Active and Passive Infant Immunity
What is immunity?
The protection that breastmilk provides is designed for a baby's immune system. Many child immunity disorders can be avoided.
You can increase your baby's immunity just by breastfeeding!
- Active immunity is a response of the baby's immune system.
- Passive immunity is immunity received via active disease-fighting properties of breast milk. The mother's body creates the disease-fighting cells and antibodies and then sends them to her baby via feeding.
- A baby who breastfeeds exclusively for the first six months and continues to breastfeed has an increased benefit from this immunity.
When breast milk is low, the concentration of immune factors increases, such as the first few months after birth and during weaning.
Immune System Components of Breast Milk
Breast milk contains:
- White blood cells and immunity: Phagocytes attack pathogens by eating them. Lymphocytes attack the walls of viruses.
- Different antibodies that attack specific pathogens: These are called Immunoglobulins. These antibodies also help to protect the digestive tract; also guarding against diarrhea.
- Antibodies that attack more than one pathogen broad-spectrum protection: One of these is Lactoferrin, which is a protein that combats E-coli and Candida (yeast infection). Another one is Bifidus, which is the good bacteria in the gut preventing disease. Another is oligosaccharides, a carbohydrate that keeps pathogens from burrowing into the digestive tract.
- Anti-inflammatories: Antioxidants, enzymes such as catalase, hormones such as cortisol, IgA, and prostaglandins.
- Immunostimulants: These help the baby's immune system develop itself. It also helps clear out bacteria and waste products from the blood system.
And... exciting extras:
- Breast milk contains PSTI (pancreatic secretory trypsin inhibitor). This property protects and repairs a baby's intestines. Colostrum is essential because it seals a newborn's intestinal walls against foreign substances and the passage of viruses and bacteria.
- Human growth factor develops the baby's intestines, bones, and organs.
- Human milk contains insulin for healthy digestion.
- Human milk contains lactose for brain development.
Breast milk can treat eye infections and even speed up the healing of skin issues. Read all about the different uses of breast milk here.
What does this mean for Baby?
- Without breast milk, your baby is at higher risk of ear infections, respiratory issues, and gut problems.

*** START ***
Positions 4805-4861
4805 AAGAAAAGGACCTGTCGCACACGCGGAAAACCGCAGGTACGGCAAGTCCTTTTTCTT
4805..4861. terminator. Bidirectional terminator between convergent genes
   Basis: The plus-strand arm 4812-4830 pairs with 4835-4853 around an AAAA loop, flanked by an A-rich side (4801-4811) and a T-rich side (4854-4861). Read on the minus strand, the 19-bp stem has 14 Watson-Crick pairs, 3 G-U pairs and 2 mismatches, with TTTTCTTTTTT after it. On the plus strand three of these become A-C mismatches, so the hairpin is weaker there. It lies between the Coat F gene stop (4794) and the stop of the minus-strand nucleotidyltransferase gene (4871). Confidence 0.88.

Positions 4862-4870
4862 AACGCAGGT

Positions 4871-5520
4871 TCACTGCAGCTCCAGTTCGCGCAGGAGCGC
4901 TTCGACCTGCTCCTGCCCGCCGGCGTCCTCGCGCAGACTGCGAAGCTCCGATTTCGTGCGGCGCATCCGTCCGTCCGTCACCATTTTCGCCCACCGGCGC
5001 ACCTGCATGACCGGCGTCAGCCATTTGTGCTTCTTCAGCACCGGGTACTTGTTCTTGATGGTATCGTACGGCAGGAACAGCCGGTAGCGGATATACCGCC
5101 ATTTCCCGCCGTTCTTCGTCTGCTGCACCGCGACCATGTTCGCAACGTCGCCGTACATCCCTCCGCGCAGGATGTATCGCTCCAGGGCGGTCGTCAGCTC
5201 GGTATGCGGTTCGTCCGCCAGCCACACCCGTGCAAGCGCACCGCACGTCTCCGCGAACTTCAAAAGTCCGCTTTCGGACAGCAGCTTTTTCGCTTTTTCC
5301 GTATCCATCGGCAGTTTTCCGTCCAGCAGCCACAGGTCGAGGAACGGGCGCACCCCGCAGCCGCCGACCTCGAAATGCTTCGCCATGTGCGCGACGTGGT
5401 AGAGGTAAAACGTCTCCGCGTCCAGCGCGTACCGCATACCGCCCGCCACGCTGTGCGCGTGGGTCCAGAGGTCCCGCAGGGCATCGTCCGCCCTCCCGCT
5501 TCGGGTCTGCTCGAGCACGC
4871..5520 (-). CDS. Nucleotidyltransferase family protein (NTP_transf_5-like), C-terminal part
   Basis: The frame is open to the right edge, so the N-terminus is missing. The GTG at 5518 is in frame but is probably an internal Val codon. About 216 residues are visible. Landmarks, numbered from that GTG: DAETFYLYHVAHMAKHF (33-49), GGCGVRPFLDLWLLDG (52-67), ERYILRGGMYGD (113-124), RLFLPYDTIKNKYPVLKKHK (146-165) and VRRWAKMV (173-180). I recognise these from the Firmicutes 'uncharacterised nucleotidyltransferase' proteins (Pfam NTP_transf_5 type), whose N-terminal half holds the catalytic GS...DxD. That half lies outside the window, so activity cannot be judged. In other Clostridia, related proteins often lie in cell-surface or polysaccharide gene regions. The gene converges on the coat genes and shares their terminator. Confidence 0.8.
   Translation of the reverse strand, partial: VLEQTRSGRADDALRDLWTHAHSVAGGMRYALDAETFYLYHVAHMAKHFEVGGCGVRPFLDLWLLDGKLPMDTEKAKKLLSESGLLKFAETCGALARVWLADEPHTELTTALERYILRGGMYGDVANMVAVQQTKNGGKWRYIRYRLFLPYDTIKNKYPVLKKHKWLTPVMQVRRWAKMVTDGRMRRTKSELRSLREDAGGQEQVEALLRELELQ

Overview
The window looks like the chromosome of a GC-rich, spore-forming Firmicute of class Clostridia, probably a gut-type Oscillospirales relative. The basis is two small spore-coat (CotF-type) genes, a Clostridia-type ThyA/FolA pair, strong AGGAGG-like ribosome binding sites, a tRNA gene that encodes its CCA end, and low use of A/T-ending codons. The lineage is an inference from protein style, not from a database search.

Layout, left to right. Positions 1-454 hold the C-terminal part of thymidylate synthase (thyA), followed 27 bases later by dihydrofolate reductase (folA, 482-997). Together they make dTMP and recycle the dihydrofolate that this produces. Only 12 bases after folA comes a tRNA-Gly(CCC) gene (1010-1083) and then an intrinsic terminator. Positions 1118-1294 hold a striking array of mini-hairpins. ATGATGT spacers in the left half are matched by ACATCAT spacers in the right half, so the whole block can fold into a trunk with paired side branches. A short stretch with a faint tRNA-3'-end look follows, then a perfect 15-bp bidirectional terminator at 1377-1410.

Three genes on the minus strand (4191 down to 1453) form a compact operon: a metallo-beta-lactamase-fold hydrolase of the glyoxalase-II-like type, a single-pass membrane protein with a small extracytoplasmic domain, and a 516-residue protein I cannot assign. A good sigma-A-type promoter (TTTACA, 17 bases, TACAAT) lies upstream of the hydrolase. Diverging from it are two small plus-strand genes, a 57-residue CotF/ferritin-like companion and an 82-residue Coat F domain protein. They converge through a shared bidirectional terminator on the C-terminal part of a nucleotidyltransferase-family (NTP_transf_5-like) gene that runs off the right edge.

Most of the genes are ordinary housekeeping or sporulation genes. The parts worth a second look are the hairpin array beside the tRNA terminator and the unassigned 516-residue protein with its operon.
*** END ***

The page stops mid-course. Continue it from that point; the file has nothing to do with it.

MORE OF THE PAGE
- Without breast milk, your baby's eyes, nerves, and gut DO NOT develop fully the way they were naturally intended to.
- A formula-fed baby's organs need to work harder to process all the waste products in formula.
- The vitamins and nutrients in formula are not processed and used as effectively as those found in breast milk.
- The risk of SIDS is higher in formula-fed babies.
- A formula-fed child/adult is at higher risk of Crohn's disease, type 1 diabetes, ulcerative colitis, cancer, and heart disease.
- A formula-fed baby/adult has a lower stress threshold and is prone to high blood pressure problems.
- When babies are formula-fed, they are at higher risk of obesity, type 2 diabetes, and osteoporosis later in life.
- Formula-fed babies are at higher risk of allergic reactions and immune issues such as eczema.
- Formula increases the risk of anemia, gut infection, and intestinal bleeding.
- Any germs your baby picks up are communicated to the breast when breastfeeding. The next time your baby nurses, they will receive specialized antibodies to fight those specific germs.
The Tushbaby Hip Carrier
With its ergonomic design and comfortable waistband, Tushbaby provides optimal support for you and your baby. Say goodbye to shoulder and back pain from traditional carriers, as Tushbaby evenly distributes your baby's weight, relieving strain and promoting better posture.
Will Extended Breastfeeding Provide Immune Benefits?
Should you Breastfeed past 18 Months?
Good reasons to breastfeed past 18 months:
- Even though the amount of milk that is taken in stays the same, the level of antibodies and immune factors increase over time! This is natural proof that we are intended to breastfeed for longer.
- Babies are less likely to eat during illness, but a breastfed baby will usually breastfeed more when ill (for comfort). This is an excellent way for a sick child to receive all the nutrition and comfort possible.
What if Baby or Mom is Sick?
A breastfed baby not only lives on a mother's milk but shares her immune system. Breast milk has already passed immunities to your baby when you or your baby is sick. You are removing their immune protection by depriving your child of breast milk.
When you realize that breast milk is a living thing, it becomes clear how inferior formula is and how important it is for every baby to receive this immunity.
Is Breastfeeding Important?
Infant Immunity Page References:
- The womanly art of breastfeeding, 8th edition.